But the reporters at the long-running news magazine are being asked to do more of it.
"These days, Jeff Fager ["60 Minutes" executive producer and CBS News chairman], when you call him up to talk to him about Mali or Benghazi . . . he's like, 'Uh, can we talk about that later? What sports stories are you working on?' Like literally. Literally!" she said, laughing.
"I do like to do it. It's kind of liberating, too, because Showtime, being longer and being '60 [Minutes] Sports,' you can do some stories there that you might not have been able to do at '60 Minutes.' "
Logan, who grew up in South Africa and went to work for a newspaper there at 17, said that she'd done "tons of cricket and rugby stories," including the one that inspired the film "Invictus," about Nelson Mandela and the 1995 rugby World Cup.
As for American sports, "I've been working for an American company for more than 10 years. My ex-husband was a professional basketball player in Europe, so basketball's probably the sport I know the most about, from being at many, many, many games and learning about it from him, as a player.
"And living in America, you know, it's all around you. I would never pretend to be anything that I'm not - I'm not a sports person, I'm not a sports expert. There'll be some stories that Armen [Keteyian] is far more qualified to do than me, so I wouldn't attempt them, you know what I mean?
"But when Ed Bradley did Michael Jordan, he didn't do Michael Jordan because [Bradley] was a basketball expert, he did Michael Jordan because he's one of the greatest sportsmen of all time."
A competitive swimmer in school, Logan said that she used to vomit before races, she was so nervous. She eventually forged a doctor's note that said "I had an irregular heartbeat and . . . I never swam again."
She's gotten tougher.
Because - though Logan told a reporter who'd asked how she leaves her children (a son, 4, and a daughter, 3) behind for dangerous assignments, "Honestly, I don't think I could do it without Valium and red wine" - she mentioned a recent bout with breast cancer almost casually and only in the context of probably not making her quota of "60 Minutes" stories this year. ("Everything's fine" on the cancer front, she said.)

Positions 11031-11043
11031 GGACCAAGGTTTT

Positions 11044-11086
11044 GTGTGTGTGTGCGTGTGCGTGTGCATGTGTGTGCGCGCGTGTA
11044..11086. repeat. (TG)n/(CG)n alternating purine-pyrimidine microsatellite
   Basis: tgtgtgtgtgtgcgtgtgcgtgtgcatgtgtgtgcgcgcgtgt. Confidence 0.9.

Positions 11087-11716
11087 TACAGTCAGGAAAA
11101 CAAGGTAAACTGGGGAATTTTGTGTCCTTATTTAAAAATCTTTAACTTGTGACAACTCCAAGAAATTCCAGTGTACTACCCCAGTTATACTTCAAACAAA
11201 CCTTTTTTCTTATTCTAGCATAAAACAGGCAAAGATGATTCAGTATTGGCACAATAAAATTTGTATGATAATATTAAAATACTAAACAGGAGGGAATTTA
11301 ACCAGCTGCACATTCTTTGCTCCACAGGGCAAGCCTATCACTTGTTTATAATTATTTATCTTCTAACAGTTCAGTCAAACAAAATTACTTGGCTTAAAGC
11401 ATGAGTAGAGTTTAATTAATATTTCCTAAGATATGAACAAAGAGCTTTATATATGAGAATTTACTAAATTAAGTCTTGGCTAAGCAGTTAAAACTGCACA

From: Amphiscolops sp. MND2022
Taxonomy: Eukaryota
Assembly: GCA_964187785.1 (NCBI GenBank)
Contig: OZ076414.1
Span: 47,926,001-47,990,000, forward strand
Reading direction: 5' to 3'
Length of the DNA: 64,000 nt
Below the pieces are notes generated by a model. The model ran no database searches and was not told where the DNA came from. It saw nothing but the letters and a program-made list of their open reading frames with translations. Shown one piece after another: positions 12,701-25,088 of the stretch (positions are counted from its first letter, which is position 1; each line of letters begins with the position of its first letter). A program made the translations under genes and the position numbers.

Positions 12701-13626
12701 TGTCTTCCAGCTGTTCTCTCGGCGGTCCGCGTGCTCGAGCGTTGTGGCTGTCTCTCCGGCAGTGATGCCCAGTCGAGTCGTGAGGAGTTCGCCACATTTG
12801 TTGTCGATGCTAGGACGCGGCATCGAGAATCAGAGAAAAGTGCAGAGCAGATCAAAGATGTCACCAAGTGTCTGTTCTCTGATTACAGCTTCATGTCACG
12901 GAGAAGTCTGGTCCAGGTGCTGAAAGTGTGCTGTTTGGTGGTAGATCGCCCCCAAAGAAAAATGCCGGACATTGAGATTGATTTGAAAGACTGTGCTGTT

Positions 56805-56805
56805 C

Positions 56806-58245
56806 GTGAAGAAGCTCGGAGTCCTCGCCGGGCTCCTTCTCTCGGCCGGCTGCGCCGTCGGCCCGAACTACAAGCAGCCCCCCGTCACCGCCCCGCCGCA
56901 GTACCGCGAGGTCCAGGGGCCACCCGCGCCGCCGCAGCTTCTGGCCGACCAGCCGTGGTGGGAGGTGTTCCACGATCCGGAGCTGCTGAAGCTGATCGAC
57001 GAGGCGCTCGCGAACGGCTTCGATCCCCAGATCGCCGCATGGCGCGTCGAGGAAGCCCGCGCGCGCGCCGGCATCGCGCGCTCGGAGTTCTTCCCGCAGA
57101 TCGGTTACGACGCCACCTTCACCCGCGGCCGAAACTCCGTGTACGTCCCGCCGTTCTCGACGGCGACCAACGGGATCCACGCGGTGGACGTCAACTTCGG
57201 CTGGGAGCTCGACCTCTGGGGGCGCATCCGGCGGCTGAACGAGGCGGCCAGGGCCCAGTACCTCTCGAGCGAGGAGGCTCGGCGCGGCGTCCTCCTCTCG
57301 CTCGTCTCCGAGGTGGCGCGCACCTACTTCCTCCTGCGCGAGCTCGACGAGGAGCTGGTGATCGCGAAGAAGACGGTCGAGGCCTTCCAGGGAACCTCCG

She also didn't flinch when another reporter asked about being sexually assaulted and beaten while covering the Egyptian revolution two years ago.
Had she put it behind her?
"I think everything that happens in your life, especially events on that scale, stay with you forever, right?" she said. "I mean, am I traumatized, do I have bad dreams? No. When I came back from Egypt I was like almost elated. Because . . . I was dying in that square. And so I never thought I would see my children again.
"And the first few days in hospital was tough, because I was home but I wasn't home, and my daughter took her first steps . . . and I missed it."
Logan, whose CBS biography mentions the assault in the first paragraph, said that in speaking out she's "conscious of all the women - and men, the many men who wrote to me - who never get to talk about what happened to them, who live with this terrible secret and dark shame."
Asked by Fager, as she lay in a hospital bed, what she wanted the CBS News statement to say, "I said, 'I want you to tell people that I was sexually assaulted.' . . . If they had said in that statement, 'She was attacked,' I can't even begin to tell you" what that would have meant instead.